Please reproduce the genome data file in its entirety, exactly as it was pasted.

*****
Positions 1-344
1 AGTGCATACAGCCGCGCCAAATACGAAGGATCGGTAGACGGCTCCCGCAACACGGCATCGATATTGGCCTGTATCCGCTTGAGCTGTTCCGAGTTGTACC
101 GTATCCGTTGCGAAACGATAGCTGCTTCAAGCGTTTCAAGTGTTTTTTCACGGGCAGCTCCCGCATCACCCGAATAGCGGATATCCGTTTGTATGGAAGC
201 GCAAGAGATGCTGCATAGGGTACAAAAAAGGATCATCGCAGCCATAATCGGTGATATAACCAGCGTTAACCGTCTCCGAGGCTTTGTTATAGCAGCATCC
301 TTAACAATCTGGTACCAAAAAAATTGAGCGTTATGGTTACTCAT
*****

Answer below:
Positions 1-344
1 AGTGCATACAGCCGCGCCAAATACGAAGGATCGGTAGACGGCTCCCGCAACACGGCATCGATATTGGCCTGTATCCGCTTGAGCTGTTCCGAGTTGTACC
101 GTATCCGTTGCGAAACGATAGCTGCTTCAAGCGTTTCAAGTGTTTTTTCACGGGCAGCTCCCGCATCACCCGAATAGCGGATATCCGTTTGTATGGAAGC
201 GCAAGAGATGCTGCATAGGGTACAAAAAAGGATCATCGCAGCCATAATCGGTGATATAACCAGCGTTAACCGTCTCCGAGGCTTTGTTATAGCAGCATCC
301 TTAACAATCTGGTACCAAAAAAATTGAGCGTTATGGTTACTCAT